About the Author(s)

Frederik (Freddie) Crous Email symbol
Department of Industrial Psychology and People Management, College of Business and Economics, University of Johannesburg, Johannesburg, South Africa


Crous, F. (2019). Indeterminateness in industrial and organisational psychological research: A root metaphor analysis. SA Journal of Industrial Psychology/SA Tydskrif vir Bedryfsielkunde, 45(0), a1756. https://doi.org/10.4102/sajip.v45i0.1756


Indeterminateness in industrial and organisational psychological research: A root metaphor analysis

Frederik (Freddie) Crous

Received: 22 Oct. 2019; Accepted: 15 Nov. 2019; Published: 12 Dec. 2019

Copyright: © 2019. The Author(s). Licensee: AOSIS.
This is an Open Access article distributed under the terms of the Creative Commons Attribution License, which permits unrestricted use, distribution, and reproduction in any medium, provided the original work is properly cited.


Problematisation: Efendic and Van Zyl (2019) attribute the so-called replication crisis in psychological research and industrial and organisational (I/O) psychological research in particular to a series of systemic issues. Be that as it may, their opinion does not consider the worldview/world hypothesis/world theory/paradigm with its distinct, underlying logic/cognitive pathway and root metaphor in which the replication crisis is embedded.

Implications: By considering the worldview in which they operate, researchers and practitioners may come to understand the basis of the reproducibility and replicability challenge in psychological research. By ignoring it, those researchers and practitioners may become increasingly frustrated with their research efforts. By understanding it, they should appreciate and value Efendic and Van Zyl’s (2019) recommended strategies.

Purpose: The purpose of this rebuttal in the form of an opinion paper is not to provide an opposing argument or dispute but rather to offer an extension to, or refinement of, these authors’ opinion. This effort is initiated by the following question: what is the problem of indeterminateness (suggested by the replication crisis), which is endemic to the dominant I/O psychological research paradigm? By going beyond the systemic issues identified by Efendic and Van Zyl, this problem is addressed on a worldview level.

Recommendation: In view of the evidence provided, it is concluded that – contrary to belief – psychologists employ a formistic, rather than a mechanistic, root metaphor or logic. As imprecision is an inherent weakness of formism, psychologists who research and practise from this worldview have no choice but to adhere to the recommendations or strategies proposed by Efendic and Van Zyl. In doing so, however, they will not be able to completely do away with the problem of indeterminateness in I/O psychology, but these authors’ recommended strategies will provide them with the means for dealing with this weakness inherent in their research paradigm in a responsible manner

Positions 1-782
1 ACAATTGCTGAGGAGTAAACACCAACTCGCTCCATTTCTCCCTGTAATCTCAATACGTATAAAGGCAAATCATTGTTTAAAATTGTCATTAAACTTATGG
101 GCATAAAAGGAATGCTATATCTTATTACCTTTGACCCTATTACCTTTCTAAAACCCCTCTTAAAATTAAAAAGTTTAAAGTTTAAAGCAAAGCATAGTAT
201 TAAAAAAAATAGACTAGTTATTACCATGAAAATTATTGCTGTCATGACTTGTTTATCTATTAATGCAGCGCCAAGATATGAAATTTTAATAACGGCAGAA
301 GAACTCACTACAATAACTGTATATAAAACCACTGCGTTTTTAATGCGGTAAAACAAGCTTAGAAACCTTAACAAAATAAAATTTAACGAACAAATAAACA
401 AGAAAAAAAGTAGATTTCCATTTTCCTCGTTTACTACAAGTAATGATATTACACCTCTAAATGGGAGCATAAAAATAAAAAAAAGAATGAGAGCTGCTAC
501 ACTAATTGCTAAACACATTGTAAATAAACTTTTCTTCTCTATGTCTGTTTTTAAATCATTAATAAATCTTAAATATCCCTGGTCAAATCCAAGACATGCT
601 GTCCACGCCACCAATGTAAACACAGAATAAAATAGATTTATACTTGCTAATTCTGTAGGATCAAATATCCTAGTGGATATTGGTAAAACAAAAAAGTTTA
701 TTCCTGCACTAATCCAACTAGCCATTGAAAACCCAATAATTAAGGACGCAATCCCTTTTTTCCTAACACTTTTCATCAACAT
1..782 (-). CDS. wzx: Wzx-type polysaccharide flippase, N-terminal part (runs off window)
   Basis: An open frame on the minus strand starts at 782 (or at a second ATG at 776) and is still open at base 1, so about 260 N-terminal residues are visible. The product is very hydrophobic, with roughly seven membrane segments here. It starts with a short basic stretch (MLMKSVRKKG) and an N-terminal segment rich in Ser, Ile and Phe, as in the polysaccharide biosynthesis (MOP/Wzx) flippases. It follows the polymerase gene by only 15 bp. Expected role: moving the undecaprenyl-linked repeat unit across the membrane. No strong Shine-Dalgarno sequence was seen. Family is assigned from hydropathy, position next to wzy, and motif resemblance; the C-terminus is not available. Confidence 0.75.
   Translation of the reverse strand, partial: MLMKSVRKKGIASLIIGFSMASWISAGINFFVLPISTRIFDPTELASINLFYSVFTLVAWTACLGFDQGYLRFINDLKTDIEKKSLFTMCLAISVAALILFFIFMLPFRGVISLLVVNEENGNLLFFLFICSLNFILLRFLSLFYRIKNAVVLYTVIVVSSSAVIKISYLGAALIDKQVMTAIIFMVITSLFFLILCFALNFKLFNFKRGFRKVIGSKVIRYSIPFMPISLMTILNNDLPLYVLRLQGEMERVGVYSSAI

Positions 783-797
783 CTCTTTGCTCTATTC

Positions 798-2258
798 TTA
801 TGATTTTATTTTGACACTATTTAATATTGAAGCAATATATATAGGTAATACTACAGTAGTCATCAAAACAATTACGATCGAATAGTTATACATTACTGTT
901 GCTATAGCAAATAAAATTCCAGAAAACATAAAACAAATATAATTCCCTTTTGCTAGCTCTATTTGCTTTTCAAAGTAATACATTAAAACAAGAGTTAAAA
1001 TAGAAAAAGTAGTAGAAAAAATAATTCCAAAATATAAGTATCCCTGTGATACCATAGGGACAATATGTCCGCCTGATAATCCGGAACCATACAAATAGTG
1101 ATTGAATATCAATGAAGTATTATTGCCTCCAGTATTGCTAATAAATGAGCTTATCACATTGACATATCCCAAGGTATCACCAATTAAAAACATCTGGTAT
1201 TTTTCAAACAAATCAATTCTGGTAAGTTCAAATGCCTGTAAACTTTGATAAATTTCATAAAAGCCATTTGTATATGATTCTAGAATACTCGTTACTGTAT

Keywords: precision/imprecision; world hypothesis; cognitive pathway; root metaphor; formism; replication crisis; industrial and organisational (I/O) psychology.


Although not explicitly expressed by Efendic and Van Zyl (2019), the authors seem to imply that what underlies the predictability and reproducibility challenge – the so-called replication crisis – in psychological research in general, and in industrial and organisational (I/O) psychological research in particular, is a lack of precision. This predicament begs the question, ‘why is the problem of indeterminateness endemic to the dominant I/O psychological research paradigm?’ In order to address this question, I propose that one needs to go beyond the systemic issues identified by Efendic and Van Zyl (2019) and deal with this challenge or crisis on a worldview level. The purpose of this article is therefore not to provide an opposing argument or dispute but rather to offer an extension to, or refinement of, Efendic and Van Zyl’s (2019) opinion.

To explore the nature of the lack of precision or accuracy in I/O psychological research on a worldview level, I will use the systematic philosopher Pepper’s (1942) root metaphor method. This method suggests four cognitive pathways to knowledge, each with a distinctive kind of logic and unique strengths and weaknesses. The objective of this article is therefore to ascertain which pathway (logic) I/O psychologists predominantly employ, the challenge this approach poses for the precision of their research and to what extent Efendic and Van Zyl’s (2019) recommended strategies for addressing reproducibility and replicability can ameliorate the problem of indeterminateness in I/O psychology.

Next, I will provide an overview of root metaphor theory and then argue why psychologists – contrary to belief – predominantly use a formistic cognitive pathway, rather than a mechanistic one. In order to have an understanding of the indeterminate nature of formism, an example of how psychologists go about studying a particular type of behaviour, namely, entrepreneurial behaviour, is provided. This effort is meant to explore the nature and extensiveness of formistic logic, not to detract from Efendic and Van Zyl’s (2019) opinion; the article finally concludes that adopting the open science practices and methodological improvements suggested by Efendic and Van Zyl (2019) should ameliorate the weakness of imprecision inherent in formism.